A young woman once complained, “I get so angry with my husband’s friends!”
Why? Because her husband – like her, a newcomer to Christianity – often had non-Christian friends over to watch a ballgame. And during the festivities, a couple of the visiting bros always liked to grab the couple’s Bible from the coffee table, open it randomly, and read aloud some obscure passage. Then they’d laugh and laugh at the strange sound of the quaint, outdated suggestions offered up by those ancient-but-nevertheless-still-holy words.
Week in, week out, while her hubby and his chums reveled in the thrill and excitement of game night, the young woman fumed in the next room, taking great affront and personal umbrage at the menfolk’s sophomoric attacks on her budding Christian faith and its rich, helpful rules so neatly laid out in the Bible.
For those of us who’ve been led to believe that the Bible basically is a practical, common-sense guide for living your best life ever, the young woman’s anger at such reckless disregard for Scripture is wholly understandable. Many of us, like her, have been led to believe that the Bible is a mere rulebook, an owner’s manual of sorts that’s fundamentally and primarily about us.
And so, naturally, Scripture should speak straightforwardly with clear language and relatable stories, so we might learn to follow the rules and do the right things – and, of course, prosper in the ways that the world defines its seductive, economic constructs of prosperity, free enterprise, and the pursuit of happiness.
Now, surely doing the right thing – unto others as unto you – is always the right thing to do. But truth is, the Bible fundamentally is not all about us. The Bible fundamentally is all about God and heaven’s epic struggle to redeem Creation. And even our best efforts to translate the truth of God into more-or-less useful proverbs for daily living never seem to boil down to little more than a “well, it depends.”
Irritatingly so, reading the Bible is never as neat and tidy as you and I might like it to be.
Take this morning’s Scripture lesson from Jonah, the Old Testament book named for its lead human character. Ever since that kindly Sunday school teacher shared with you the harrowing tale of Jonah being swallowed up whole by a great fish, or whale – or whatever, you naturally believe that the seemingly far-fetched story is all about Jonah.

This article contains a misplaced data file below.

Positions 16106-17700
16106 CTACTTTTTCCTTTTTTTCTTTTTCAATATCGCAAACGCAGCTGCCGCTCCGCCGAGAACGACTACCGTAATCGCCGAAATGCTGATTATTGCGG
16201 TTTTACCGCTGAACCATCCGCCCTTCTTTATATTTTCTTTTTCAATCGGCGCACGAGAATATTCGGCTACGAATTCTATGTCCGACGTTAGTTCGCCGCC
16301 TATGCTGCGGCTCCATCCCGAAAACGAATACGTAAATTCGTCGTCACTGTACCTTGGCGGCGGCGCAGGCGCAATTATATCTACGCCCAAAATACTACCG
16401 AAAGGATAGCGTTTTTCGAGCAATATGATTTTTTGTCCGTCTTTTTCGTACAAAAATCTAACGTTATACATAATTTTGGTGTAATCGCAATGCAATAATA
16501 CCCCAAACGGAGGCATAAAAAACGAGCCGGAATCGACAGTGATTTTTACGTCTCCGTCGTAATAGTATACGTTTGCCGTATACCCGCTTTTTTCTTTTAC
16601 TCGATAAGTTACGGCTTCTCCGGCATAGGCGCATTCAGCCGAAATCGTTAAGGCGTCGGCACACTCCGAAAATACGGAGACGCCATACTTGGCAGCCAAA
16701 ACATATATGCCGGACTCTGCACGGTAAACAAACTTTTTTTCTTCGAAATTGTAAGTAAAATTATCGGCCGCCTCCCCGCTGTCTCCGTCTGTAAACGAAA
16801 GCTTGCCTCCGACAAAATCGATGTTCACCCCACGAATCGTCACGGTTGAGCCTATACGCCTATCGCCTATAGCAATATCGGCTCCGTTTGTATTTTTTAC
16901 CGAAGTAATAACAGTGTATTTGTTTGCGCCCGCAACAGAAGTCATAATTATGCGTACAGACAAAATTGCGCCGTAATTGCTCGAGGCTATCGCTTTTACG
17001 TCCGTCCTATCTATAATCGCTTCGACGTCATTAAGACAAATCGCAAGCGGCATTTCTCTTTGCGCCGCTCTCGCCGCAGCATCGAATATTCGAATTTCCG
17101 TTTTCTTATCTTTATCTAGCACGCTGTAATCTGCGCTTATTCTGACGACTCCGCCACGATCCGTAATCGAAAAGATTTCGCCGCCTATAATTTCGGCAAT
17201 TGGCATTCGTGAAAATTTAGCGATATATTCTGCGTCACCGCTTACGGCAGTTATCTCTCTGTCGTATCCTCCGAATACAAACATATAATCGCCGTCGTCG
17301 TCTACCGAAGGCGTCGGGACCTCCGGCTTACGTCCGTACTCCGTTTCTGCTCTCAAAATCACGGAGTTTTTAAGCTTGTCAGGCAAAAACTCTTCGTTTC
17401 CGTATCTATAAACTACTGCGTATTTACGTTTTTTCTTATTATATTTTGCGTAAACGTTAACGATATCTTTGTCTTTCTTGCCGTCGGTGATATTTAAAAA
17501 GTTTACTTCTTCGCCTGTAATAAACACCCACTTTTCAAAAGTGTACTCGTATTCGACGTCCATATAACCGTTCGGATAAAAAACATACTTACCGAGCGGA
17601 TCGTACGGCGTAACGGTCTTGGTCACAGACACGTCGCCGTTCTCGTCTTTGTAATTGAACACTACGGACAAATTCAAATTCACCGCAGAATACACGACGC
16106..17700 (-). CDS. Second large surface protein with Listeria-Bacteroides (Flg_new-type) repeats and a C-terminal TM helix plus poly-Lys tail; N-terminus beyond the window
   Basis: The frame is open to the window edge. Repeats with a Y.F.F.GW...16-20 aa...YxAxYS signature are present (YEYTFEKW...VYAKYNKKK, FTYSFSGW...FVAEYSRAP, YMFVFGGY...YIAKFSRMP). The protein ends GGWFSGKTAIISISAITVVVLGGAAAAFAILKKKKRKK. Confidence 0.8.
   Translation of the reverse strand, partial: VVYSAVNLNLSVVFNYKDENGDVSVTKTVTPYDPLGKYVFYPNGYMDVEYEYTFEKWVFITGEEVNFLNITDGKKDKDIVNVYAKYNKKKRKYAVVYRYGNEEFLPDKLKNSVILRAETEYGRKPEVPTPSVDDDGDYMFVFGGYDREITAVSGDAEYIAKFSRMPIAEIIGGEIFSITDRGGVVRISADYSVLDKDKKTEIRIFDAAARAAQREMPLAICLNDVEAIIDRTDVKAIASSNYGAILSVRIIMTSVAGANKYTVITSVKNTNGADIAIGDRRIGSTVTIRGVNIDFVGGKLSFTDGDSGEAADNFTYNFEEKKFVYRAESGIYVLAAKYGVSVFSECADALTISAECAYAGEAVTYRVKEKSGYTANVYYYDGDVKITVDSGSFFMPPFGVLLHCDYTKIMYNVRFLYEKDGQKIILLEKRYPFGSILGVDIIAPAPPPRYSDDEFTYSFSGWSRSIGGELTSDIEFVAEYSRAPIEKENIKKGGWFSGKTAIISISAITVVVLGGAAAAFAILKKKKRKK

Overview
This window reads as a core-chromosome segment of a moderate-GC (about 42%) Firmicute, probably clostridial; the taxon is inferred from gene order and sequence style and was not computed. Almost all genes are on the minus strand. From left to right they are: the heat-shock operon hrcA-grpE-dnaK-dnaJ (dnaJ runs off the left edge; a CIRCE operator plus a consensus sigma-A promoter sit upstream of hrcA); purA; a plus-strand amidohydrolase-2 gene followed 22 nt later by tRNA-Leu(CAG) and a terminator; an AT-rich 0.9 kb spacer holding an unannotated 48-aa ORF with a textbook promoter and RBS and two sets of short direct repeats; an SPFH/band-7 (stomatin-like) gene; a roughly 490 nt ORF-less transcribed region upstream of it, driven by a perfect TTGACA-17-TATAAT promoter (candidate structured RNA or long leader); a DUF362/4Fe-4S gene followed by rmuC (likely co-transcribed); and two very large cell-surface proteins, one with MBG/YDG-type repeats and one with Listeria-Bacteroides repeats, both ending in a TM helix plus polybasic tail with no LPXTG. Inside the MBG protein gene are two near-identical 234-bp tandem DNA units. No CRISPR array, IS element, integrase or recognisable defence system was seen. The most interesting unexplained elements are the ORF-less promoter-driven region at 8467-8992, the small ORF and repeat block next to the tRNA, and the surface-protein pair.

And in a sense it is: A gaudy story about Jonah’s willful disregard and disobedience, a shameful description of Jonah’s dereliction of the duty that God has in store.
Yet, it’s hard to fault Jonah for shirking his task at hand. In the great responsibility that God wants to assign, Jonah has his work cut out for him. He’ll be far outside his wheelhouse and working well above his paygrade. So, with nothing but sure trouble barreling down its way from heaven, with nothing but sure failure the likely outcome of God’s dreaded assignment, Jonah gets out of Dodge while the gettin’s good.
With good reason, most folks run and hide when they sense trouble coming. We scurry off to protected places where trouble won’t find us, inner sanctums where we feel comfortable in the face of that which makes us uncomfortable.
Thus our friend Jonah makes a fast exit and goes on the lam when God taps him for an uncomfortable job: “Jonah, head east to Ninevah, and tell its residents to shape up or risk getting shipped out.”
But rather than warming up to God’s invitation, Jonah gets cold feet.
Instead of heading east to Ninevah, Jonah pivots 180 degrees in the opposite direction and heads WEST aboard a ship sailing to far-off Tarshish, a hideaway where Jonah thinks that God will never-ever find him.
It was an epic fail on Jonah’s part, because as is so-often the case, the Lord remains committed to his choice of Jonah as the man for job, and the Lord provides some deep-sea drama to get Jonah’s attention and get him back on the divine path to Ninevah.
As another writes, sometimes God puts us on our backs (or, in Jonah’s case, in the belly of a great fish) to get us to sit up, take notice, and accept the difficult, scary, uncomfortable and often-dirty jobs that God needs to get done through you and me – and to remind us that God is the One who’s in charge, calling the shots, and writing the story.
Even though Jonah’s heart isn’t at all in it, God makes it crystal clear: Jonah will find no escape from the work that God has in store for him. The Lord sincerely intends to use an insincere servant to deliver a message of hope. Apparently, when God lays claim to your life, God’s claim is there for good. You can run, but you cannot hide. You might refuse God, but when you do, God will come after you hard.
Thus the story of Jonah – like all the other biblical dramas – is not first and foremost about us.
Like all the others, Jonah’s story is first and foremost about God.
The Lord gets top billing, because he is the One who takes the astonishing risk of setting aside his myriad other duties and responsibilities to chase after us and assign us to salvation’s work.
God’s is a daring journey of danger and devotion fueled by heaven’s loving passion. God is the One who carefully, thoughtfully, and deliberately chases after us – those of us who accidently stumble and fall in the exercise of our holy labors, as well as those who intentionally run away in defiance of God’s marching orders or in fear of God’s wrath.